by Mike Sharkey
Four years ago, Daniel Davis ran for the District 12 City Council seat against Doyle Carter and was beaten soundly: 60 percent to 40. Today, he’s running again and Carter, the incumbent, isn’t.
“I’m very interested and I’m making my announcement today,” said Davis Tuesday morning. “I have set up my account and signed the intent to run.”
Carter announced earlier this week that he wasn’t going to seek a second term because he wanted to spend more time with his family and his business.
Local Republican Party chairman Tom Slade said Davis was the name he’d heard most consistently, but outside of him, Slade has no other viable candidates in mind. Davis’ entry also makes Slade’s schedule a little easier over the next several weeks, which includes lobbying in Tallahassee during the upcoming legislative session and stumping on behalf of Republican candidates battling for local offices.
“If Davis gets in, my recruiting job is over,” said Slade who, at one point, said he’d have to get out the voter registration polls from Dist. 12, which is on the Westside, in order to find potential candidates. Slade added that Davis represented as good a candidate as the Republican Party could hope to find to replace Carter.
“I have heard nothing but good things about Daniel Davis,” said Slade, adding he won’t exactly encourage any other Republicans to get in at this point. “It would depend entirely on who the other Republican was. If it was a lightweight, I would discourage them from running.”
Davis grew up in Jacksonville, graduated from Trinity Christian High School in 1991 and is currently the associate director of office management for the Northeast Florida Builders Association. Although he failed in his bid four years ago, Davis, 30, pointed out he was only 25 years old at the time, remained a supporter of Carter’s and stayed involved in politics from the periphery.
“I was supporting Carter and when he made the announcement he was not going to run, it changed everything. I’ve always been interested and wanted to serve Dist. 12,” said Davis, who intends to start campaigning immediately and also keep his position with the builders association. “Being on Council is a part-time job and I would not do this without the blessing of the builders association. The way I’m looking at it, I’m in the race, the flood gates are open and I’m going to run hard.”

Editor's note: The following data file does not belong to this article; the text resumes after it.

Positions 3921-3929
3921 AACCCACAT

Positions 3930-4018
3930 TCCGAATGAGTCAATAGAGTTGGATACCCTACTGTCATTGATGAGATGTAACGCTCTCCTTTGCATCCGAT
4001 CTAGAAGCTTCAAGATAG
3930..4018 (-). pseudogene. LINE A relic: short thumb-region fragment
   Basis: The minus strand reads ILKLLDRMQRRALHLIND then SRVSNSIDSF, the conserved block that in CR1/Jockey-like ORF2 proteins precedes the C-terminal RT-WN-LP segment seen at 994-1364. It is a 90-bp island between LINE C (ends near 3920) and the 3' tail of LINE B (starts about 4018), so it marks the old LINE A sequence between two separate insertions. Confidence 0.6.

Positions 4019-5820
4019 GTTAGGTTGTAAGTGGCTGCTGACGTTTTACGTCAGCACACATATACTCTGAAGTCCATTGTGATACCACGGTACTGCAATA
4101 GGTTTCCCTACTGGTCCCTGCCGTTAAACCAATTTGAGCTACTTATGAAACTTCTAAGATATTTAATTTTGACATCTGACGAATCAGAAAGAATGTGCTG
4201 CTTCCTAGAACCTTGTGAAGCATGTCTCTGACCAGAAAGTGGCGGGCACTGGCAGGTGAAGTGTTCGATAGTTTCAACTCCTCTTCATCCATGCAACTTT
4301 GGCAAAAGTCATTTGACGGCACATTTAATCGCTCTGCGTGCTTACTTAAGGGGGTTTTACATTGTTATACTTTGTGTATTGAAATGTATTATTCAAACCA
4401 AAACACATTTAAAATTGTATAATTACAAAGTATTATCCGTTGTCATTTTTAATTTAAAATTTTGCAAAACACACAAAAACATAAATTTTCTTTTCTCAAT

It’s that infectious enthusiasm that pleases Slade as he looks at Davis as a potential long-time local politician. Slade says that Davis’ youth will work for him both during the campaign and throughout his political career.
“Sure, it’s great. There’s enough old people like me in politics,” said Slade. “It’s a great age to be on City Council. You have a huge amount of interest and a huge amount of energy. It’s the perfect age. As someone who was elected to the Florida House and Senate before they were 30, I can tell you it takes time to get the maturity you need. Thirty’s the perfect age to enter government.”
Local Democratic Party chair Clyde Collins acknowledged Carter’s decision opened the door for the Democrats to gain a seat on the Republican dominated Council.
“We are looking at it and talking to some people but I’m not able to divulge that now,” said Collins. “We’re always looking. We’re also looking at the Group 1 at-large race and Mike Hogan’s [Florida] House seat.”
Collins said even though Carter was a registered Republican, his politics often reflected Democratic ideals.
“In many respects, Doyle was a Democrat,” said Collins. “He is down to earth and he’s more concerned about construction workers as opposed to business executives.
“I think it’s a wide open seat that anybody can win. There’s not a whole lot of time, but in politics timing is everything. We’ve got a couple of people in mind.”
Qualifying for local elections starts Tuesday at noon and ends March 4 at noon. Until a couple of weeks ago, candidates could qualify by petition. Now, they can only qualify by paying the qualifying fee, which in the case of Council members, is $2,363.40.